Day 93 in New Orleans, we got a late start on this day and hopped on the 3:45 pm shuttle bus to the French Quarter. Once there we found the St. Charles streetcar and headed right to the Garden District. I’m not sure what Rob was expecting it to be like but he said later it wasn’t what he thought. I think he was imagining a big park or something like Central Park in NYC.
The Garden District of New Orleans is a neighborhood located a short distance from the French Quarter. The area was first developed between 1832 to 1900 by wealthy plantation and business owners of the day, who did not want to live in the Quarter with the Creoles. It may be one of the best preserved collections of historic southern mansions in the United States. Originally there were only one or two houses per block, each surrounded by a large garden, thus giving the area its name.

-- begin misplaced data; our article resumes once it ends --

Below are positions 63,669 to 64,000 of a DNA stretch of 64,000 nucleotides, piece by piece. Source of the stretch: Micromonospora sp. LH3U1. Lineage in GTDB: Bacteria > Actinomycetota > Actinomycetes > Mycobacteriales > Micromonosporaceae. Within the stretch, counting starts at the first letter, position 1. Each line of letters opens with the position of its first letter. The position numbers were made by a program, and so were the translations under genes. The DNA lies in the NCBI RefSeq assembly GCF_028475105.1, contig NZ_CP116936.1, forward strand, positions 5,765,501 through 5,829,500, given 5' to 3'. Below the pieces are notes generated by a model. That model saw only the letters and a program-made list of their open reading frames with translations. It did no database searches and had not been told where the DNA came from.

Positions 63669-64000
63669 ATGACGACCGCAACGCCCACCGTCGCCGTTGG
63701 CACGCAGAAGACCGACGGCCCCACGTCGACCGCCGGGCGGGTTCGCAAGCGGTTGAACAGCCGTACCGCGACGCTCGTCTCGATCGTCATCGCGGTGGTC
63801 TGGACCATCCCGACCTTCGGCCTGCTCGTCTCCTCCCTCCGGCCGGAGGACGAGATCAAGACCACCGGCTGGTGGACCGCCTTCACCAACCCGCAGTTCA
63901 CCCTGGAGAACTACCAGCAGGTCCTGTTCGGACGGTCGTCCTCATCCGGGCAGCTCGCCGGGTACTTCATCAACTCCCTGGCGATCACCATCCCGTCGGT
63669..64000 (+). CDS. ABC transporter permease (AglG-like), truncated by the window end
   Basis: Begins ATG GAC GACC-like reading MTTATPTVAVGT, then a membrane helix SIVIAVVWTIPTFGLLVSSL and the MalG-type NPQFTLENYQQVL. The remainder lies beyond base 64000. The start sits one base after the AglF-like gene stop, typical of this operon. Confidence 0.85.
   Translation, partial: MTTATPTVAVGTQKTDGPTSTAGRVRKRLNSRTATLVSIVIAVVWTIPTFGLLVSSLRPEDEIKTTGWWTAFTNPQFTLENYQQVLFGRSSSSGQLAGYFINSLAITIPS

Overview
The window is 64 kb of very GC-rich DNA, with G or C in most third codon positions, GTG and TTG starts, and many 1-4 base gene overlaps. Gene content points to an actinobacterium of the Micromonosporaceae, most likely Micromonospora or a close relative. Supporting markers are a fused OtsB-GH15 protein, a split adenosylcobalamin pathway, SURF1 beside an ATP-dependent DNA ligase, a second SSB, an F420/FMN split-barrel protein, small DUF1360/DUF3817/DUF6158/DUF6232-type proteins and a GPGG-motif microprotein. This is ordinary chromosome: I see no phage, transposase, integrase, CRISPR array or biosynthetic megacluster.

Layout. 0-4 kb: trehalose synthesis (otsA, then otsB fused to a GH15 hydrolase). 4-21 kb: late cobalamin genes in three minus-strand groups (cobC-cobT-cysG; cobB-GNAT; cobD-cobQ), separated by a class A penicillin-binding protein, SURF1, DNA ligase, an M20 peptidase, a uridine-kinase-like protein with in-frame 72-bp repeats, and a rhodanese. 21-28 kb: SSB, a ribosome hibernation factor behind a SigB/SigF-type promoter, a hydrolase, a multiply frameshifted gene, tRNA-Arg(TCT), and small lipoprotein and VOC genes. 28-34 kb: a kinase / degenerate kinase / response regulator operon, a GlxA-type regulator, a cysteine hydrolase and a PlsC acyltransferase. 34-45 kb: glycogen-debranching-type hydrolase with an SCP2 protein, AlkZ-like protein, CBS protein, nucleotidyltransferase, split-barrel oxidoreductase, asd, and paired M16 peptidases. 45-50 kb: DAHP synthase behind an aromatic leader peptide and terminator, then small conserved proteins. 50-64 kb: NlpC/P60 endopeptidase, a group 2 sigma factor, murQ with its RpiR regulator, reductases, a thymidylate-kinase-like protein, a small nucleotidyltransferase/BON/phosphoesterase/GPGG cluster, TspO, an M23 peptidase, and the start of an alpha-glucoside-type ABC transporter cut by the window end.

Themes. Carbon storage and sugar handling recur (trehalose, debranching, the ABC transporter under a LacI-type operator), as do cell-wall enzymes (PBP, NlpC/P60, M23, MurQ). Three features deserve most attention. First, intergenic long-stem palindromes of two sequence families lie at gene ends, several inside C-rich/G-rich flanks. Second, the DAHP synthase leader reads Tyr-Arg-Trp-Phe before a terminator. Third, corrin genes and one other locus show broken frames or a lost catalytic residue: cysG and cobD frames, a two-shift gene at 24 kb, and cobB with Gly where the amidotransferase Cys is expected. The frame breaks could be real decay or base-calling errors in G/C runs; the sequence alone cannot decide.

In the late 1800’s many of the lots were subdivided which has produced a pattern of each block having a couple large southern style mansions, and being surrounded by Victorian style houses on the rest of the block. So this area is now known for architecture more so than gardens.
Here are several of my many photographs of New Orleans Garden District. You can still see evidence of beads and decorations from Mardis Gras on many of the streets and houses.
Rob was thrilled to see people keeping chickens in the city. He wants to get some. They had a little coop to go in and everything. He says he’ll write more about the chickens separately, but for now – here they are!
After a day taking photographs of the Garden District all day, we were looking forward to spending St Patrick’s day in New Orleans. Our evening plans were to be in the heart of the French Quarter off Bourbon Street and more than likely finding a parade. Pat O’Brians would be a good place to start Rob figures… with their signature drink, the Hurricane.